| Interface Lab

I/O Project: Smart Koozie

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Come up with a simple application using digital and/or analog input and output to a microcontroller. Make a device that allows a person to control light, sound, or movement using the components you’ve learned about (e.g. LEDs, speakers, servomotors).


In college, my roomate Alex and I came up with the idea for a smart glass that could be used by waitstaff to track customers‘ drink levels. Way back in our first week of Interface Lab we pitched some fantasy projects, and I picked the smart glass. After some really productive group brainstorming, we refined the idea into more of a koozie situation. I decided to run with this idea for our I/O project.

Fantasy device brainstorming miro

My plan was to use an force sensing resistor (FSR) to detect the weight of the drink (minus the glass itself). This data would be processed, fed into a browser for display in real time. Through this process I learned a lot about analog sensors, data smoothing, serial communication, as well as 3D modeling and printing.

Modeling and Printing

Over the past couple of weeks I‘ve been slightly obsessed with the 3D printers in the lab. I figured this would be a great opportunity to test my skills and learn more about 3D printing and modeling in the process. My idea had a few pieces that needed to fit together, so when choosing 3D modeling software, I optimized for features that emphasized precision and ended up with Autodesk‘s Fusion 360.

Final models captured in Fusion 360

The FSR sits in the middle plate which is dropped into the hollow sleeve. There‘s a portal at the bottom of the sleeve for the sensor‘s headers to poke out. The piece on the right serves to concentrate the weight of the glass and drink onto the FSR in the middle.

Printed elements from model

I was really happy with the end result. Although this was relatively simple to print, the modeling got pretty intricate. Spending a lot of time in the modeling software paid off when it came time for assembly.



The software on the arduino side is relatively simple, however I learned quite a bit about data smoothing of analog sensors in arduino. Offloading this data processing from the browser to the arduino seemed prudent for scaling the dashboard beyond a single sensor reading.

Printed elements from model

Initially, I attempted to implement a threshold based strategy, only updating if a certain threshold was crossed. However, given the weight of the glass and the sensor size/quality, the reading was particularly jittery. I ended up with a much cleaner and smooth result simply taking the average of the last 100 readings and printing that over time. After that, I mapped the sensor value (minus force due to the glass itself) to a range from zero to one hundred.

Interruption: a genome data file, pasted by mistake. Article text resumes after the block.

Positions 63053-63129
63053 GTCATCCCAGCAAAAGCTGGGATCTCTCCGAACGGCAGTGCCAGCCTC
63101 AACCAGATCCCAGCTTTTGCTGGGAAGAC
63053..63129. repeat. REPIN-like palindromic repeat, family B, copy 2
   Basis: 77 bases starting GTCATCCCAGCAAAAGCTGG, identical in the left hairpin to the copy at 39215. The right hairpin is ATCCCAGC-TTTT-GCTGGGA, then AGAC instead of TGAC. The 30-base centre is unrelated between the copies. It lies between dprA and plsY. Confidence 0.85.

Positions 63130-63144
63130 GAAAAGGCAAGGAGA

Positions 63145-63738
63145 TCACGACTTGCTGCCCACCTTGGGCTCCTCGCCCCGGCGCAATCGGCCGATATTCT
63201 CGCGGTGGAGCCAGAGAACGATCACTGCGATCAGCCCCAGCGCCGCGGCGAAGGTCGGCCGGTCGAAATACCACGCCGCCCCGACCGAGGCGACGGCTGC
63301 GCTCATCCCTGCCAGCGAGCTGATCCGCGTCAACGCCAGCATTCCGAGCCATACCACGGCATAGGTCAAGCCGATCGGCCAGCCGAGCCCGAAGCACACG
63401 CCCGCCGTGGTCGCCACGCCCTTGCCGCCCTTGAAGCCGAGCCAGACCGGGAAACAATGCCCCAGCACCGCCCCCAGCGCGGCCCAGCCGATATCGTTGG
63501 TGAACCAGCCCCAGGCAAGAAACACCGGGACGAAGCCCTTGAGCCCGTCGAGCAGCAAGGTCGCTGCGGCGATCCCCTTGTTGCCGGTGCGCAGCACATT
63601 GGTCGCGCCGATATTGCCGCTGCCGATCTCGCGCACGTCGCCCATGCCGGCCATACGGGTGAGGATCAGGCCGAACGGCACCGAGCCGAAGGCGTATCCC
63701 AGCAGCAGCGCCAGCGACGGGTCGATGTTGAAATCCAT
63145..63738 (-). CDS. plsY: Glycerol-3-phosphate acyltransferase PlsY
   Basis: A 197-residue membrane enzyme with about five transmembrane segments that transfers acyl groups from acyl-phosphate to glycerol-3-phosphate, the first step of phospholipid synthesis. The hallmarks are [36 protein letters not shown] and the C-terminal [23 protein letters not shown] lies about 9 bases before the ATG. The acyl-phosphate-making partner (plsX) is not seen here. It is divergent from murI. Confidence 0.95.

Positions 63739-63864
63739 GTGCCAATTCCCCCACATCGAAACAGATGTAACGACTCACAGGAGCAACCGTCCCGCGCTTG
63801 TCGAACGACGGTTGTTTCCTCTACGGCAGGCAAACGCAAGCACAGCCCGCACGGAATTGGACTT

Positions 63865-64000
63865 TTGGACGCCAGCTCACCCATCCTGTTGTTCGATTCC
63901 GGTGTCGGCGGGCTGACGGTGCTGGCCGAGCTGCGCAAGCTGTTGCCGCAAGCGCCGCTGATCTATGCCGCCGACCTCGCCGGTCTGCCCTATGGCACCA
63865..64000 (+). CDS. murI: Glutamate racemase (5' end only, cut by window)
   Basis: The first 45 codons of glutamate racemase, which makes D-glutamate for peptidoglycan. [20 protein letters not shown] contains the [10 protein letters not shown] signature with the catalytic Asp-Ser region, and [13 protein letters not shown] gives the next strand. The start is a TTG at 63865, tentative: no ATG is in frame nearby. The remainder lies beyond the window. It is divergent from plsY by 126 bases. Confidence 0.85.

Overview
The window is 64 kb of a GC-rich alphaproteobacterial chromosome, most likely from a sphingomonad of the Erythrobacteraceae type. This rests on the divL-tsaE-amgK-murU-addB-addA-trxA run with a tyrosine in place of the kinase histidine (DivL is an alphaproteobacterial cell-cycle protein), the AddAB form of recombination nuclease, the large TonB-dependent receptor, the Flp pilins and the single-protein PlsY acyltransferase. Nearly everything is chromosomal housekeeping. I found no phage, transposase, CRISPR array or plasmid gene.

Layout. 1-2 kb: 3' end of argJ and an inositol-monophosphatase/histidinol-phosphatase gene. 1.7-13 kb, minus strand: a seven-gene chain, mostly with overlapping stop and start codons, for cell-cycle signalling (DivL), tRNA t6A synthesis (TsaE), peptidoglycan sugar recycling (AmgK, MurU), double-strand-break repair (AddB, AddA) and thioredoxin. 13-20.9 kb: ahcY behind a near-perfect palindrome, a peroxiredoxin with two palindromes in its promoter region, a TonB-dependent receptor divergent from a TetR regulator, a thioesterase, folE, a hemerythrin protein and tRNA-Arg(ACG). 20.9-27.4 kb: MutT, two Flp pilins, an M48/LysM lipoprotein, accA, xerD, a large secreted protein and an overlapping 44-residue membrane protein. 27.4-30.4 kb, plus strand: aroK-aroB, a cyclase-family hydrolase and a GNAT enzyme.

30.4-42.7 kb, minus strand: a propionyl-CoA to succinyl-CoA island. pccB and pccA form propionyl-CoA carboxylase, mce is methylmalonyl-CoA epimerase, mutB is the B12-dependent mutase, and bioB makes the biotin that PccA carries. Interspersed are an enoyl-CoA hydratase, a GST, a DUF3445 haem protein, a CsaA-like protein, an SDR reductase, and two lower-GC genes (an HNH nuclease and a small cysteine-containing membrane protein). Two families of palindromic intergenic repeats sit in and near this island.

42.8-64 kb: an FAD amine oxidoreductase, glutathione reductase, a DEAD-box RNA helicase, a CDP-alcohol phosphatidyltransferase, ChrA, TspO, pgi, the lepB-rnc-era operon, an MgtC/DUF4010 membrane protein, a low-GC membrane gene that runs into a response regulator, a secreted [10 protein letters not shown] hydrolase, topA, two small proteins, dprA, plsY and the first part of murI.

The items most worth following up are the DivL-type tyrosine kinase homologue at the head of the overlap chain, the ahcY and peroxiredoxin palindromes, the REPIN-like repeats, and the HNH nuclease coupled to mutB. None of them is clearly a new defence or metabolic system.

I used the serialport library along with standard web sockets to read the value from the arduino and feed it into a little dashboard built with React. Once I got a clean 0-100 value from the Arduino, I built a Glass component that took the percentage as a prop and rendered a glass svg. The liquid in the glass uses CSS transforms to scale according to the liquid percent.

If a value comes along that is far below the 0-100 range, that means the glass itself has been removed from the Koozie. This info was also passed along to the glass so the SVG could be dimmed.


I‘m really happy with how this project came together. I was able to break down the requirements into discrete problems that felt manageable. There‘s a lot of new concepts here for me: Arduino, 3D modeling, serial communication, to name a few. It was really nice being able to incorporate existing strengths in web tech to complement and build off these new skills. This project pushed my horizons quite a bit, it‘s certainly pushed the boundaries of what I‘m capable of creating. I feel like I‘ve gained so many new tools to draw on for creating interactive experiences.

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Interface Lab 1